Documentary photographer Amy Jones reveals her thought-provoking images of animal abuse

Amy Jones
A pregnant cow is restrained by her neck at a dairy farm. Western corporations are pumping huge sums of money into expanding Sri Lanka’s industrial dairy sector (Image credit: Amy Jones)

In 2018, my partner and I founded the photojournalism project Moving Animals. Since then, I have worked on the ground across seven different countries to shoot animal issues around the world to help draw attention to the creatures used for entertainment, food and fashion. 

Initially, my interest in photography stemmed from wildlife photography. I remember visiting a wildlife photography exhibition in London, marvelling at the camera’s ability to inspire the world to protect and appreciate nature. But the image that affected me the most was Broken Cats by photojournalist Britta Jaschinski. The image showed three big cats standing on their hind legs during a wildlife performance. It is a devastating shot, and to me it truly represents the cruelty we inflict on animals.

At a zoo in Thailand, this tiger is kept chained by the neck so that tourists can take photos with her. She spends her days pacing in small circles. (Image credit: Amy Jones)

Most of my work is shot on the go, so I try to keep my kit to a minimum. When I began the Moving Animals project, I started with just a Nikon D5600 – it was fairly light, durable and the image quality was great – but as I started to push my work further, I realized that I needed more from my kit and upgraded to the Nikon D810.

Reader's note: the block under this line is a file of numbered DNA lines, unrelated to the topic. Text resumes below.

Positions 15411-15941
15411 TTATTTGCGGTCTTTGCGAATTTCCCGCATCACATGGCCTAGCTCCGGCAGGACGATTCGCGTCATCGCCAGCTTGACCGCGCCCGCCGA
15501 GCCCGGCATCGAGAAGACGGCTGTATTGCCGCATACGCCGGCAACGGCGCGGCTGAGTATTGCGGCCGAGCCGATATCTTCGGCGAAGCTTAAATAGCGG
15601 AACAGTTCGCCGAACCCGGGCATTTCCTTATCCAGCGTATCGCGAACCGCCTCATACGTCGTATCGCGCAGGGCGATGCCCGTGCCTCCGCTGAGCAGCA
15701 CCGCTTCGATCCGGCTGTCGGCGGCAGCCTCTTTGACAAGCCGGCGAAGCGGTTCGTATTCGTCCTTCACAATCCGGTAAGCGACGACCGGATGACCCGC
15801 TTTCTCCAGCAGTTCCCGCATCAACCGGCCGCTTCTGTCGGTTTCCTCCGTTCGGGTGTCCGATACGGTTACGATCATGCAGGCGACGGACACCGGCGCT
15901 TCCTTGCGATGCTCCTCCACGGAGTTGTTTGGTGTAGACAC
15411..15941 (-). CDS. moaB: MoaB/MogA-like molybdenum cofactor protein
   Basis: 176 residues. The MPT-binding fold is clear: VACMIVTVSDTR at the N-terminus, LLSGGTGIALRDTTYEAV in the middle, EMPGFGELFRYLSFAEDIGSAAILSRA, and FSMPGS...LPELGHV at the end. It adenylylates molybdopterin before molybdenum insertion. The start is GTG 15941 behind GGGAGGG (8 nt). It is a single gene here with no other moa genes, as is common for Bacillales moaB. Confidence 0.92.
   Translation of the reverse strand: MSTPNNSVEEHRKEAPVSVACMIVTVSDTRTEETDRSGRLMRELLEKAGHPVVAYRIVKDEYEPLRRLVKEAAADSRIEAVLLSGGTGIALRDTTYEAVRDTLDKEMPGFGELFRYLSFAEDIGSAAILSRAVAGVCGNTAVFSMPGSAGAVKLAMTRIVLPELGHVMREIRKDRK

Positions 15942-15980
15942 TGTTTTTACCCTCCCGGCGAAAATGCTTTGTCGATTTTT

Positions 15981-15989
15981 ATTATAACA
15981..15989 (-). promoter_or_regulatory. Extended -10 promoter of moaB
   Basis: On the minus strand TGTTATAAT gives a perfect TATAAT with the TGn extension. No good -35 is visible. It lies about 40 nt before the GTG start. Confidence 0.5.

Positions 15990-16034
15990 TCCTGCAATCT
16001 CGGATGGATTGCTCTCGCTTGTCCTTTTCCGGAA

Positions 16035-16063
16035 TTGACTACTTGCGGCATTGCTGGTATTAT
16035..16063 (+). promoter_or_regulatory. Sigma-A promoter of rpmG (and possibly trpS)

I use the Nikon 17-35mm f/2.8 and Nikon 50mm f/1.8. The 50mm lens has changed and shaped the way that I photograph and connect with subjects. When watching an animal being slaughtered or struggling against chains just a couple of feet away, it changes you, and I think that this is also reflected in my work. 

An intensive egg farm where over 300,000 hens are housed. There are up to eight hens in a single cage, meaning there isn’t enough space for them to spread their wings. (Image credit: Amy Jones)

Out of sight, out of mind

My work seeks to replace false narratives with images of what is really happening to animals behind closed doors, giving people a glimpse into the places that are kept hidden from us. For example, the animal agriculture industry advertises images of happy animals in open fields when that couldn’t be further from the truth.

Recently, as more photographers start to pick up their cameras to help tell animals’ stories, this kind of photography has taken form and structure through the classification of Animal Photojournalism (APJ). APJ is an exciting, emergent genre of photography, which seeks to document and expose the experiences of animals who live amongst us, but who we fail to see. 

This monkey spends his days alone, locked in a small, empty cage. When tourists arrive, he is taken out to perform tricks. (Image credit: Amy Jones)

The surge of support for APJ has also recently been elevated thanks to the new book HIDDEN: Animals in the Anthropocene. Created by Jo-Anne McArthur and Keith Wilson, HIDDEN is an unflinching book of photography about our conflict with animals around the globe, as depicted through the lenses of 40 award-winning photojournalists and with a foreword by Oscar-winning actor and animal rights advocate Joaquin Phoenix. 

This crocodile is performing in a pool of water as a crowd watches on at a wildlife tourism venue in Thailand.  (Image credit: Amy Jones)

Amy Jones is one of the 40 contributing photographers to HIDDEN: Animals in the Anthropocene, a critically acclaimed book about the life and death of factory-farmed animals, published by We Animals Media.

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Adam has been the editor of N-Photo: The Nikon Magazine for almost 12 years, and as such is one of Digital Camera World's leading experts when it comes to all things Nikon-related. 

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